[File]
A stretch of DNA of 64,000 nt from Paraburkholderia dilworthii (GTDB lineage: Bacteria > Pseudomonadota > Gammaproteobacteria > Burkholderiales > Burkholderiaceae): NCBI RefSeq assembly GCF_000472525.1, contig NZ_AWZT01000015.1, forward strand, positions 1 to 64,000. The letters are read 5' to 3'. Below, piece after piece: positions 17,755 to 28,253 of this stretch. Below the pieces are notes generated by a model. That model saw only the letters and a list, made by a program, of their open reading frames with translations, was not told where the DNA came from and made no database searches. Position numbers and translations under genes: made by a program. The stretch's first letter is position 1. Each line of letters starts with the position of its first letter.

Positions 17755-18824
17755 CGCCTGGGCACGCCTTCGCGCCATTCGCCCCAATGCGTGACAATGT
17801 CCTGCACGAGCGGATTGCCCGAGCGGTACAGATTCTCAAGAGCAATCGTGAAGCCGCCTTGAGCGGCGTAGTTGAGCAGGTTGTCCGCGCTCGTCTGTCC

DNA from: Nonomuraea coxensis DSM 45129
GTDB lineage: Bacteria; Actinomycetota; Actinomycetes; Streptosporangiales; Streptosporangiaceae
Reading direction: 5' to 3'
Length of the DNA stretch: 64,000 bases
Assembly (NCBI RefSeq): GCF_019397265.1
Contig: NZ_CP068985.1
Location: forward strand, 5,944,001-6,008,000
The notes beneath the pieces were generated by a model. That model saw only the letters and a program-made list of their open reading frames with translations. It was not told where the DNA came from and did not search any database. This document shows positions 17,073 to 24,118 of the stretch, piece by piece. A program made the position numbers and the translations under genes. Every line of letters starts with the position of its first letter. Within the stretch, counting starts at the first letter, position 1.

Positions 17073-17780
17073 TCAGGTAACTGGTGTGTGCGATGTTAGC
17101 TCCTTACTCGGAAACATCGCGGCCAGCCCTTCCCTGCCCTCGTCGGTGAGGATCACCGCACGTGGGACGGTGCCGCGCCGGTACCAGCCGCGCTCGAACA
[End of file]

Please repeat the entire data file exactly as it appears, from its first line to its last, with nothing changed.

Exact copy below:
A stretch of DNA of 64,000 nt from Paraburkholderia dilworthii (GTDB lineage: Bacteria > Pseudomonadota > Gammaproteobacteria > Burkholderiales > Burkholderiaceae): NCBI RefSeq assembly GCF_000472525.1, contig NZ_AWZT01000015.1, forward strand, positions 1 to 64,000. The letters are read 5' to 3'. Below, piece after piece: positions 17,755 to 28,253 of this stretch. Below the pieces are notes generated by a model. That model saw only the letters and a list, made by a program, of their open reading frames with translations, was not told where the DNA came from and made no database searches. Position numbers and translations under genes: made by a program. The stretch's first letter is position 1. Each line of letters starts with the position of its first letter.

Positions 17755-18824
17755 CGCCTGGGCACGCCTTCGCGCCATTCGCCCCAATGCGTGACAATGT
17801 CCTGCACGAGCGGATTGCCCGAGCGGTACAGATTCTCAAGAGCAATCGTGAAGCCGCCTTGAGCGGCGTAGTTGAGCAGGTTGTCCGCGCTCGTCTGTCC

DNA from: Nonomuraea coxensis DSM 45129
GTDB lineage: Bacteria; Actinomycetota; Actinomycetes; Streptosporangiales; Streptosporangiaceae
Reading direction: 5' to 3'
Length of the DNA stretch: 64,000 bases
Assembly (NCBI RefSeq): GCF_019397265.1
Contig: NZ_CP068985.1
Location: forward strand, 5,944,001-6,008,000
The notes beneath the pieces were generated by a model. That model saw only the letters and a program-made list of their open reading frames with translations. It was not told where the DNA came from and did not search any database. This document shows positions 17,073 to 24,118 of the stretch, piece by piece. A program made the position numbers and the translations under genes. Every line of letters starts with the position of its first letter. Within the stretch, counting starts at the first letter, position 1.

Positions 17073-17780
17073 TCAGGTAACTGGTGTGTGCGATGTTAGC
17101 TCCTTACTCGGAAACATCGCGGCCAGCCCTTCCCTGCCCTCGTCGGTGAGGATCACCGCACGTGGGACGGTGCCGCGCCGGTACCAGCCGCGCTCGAACA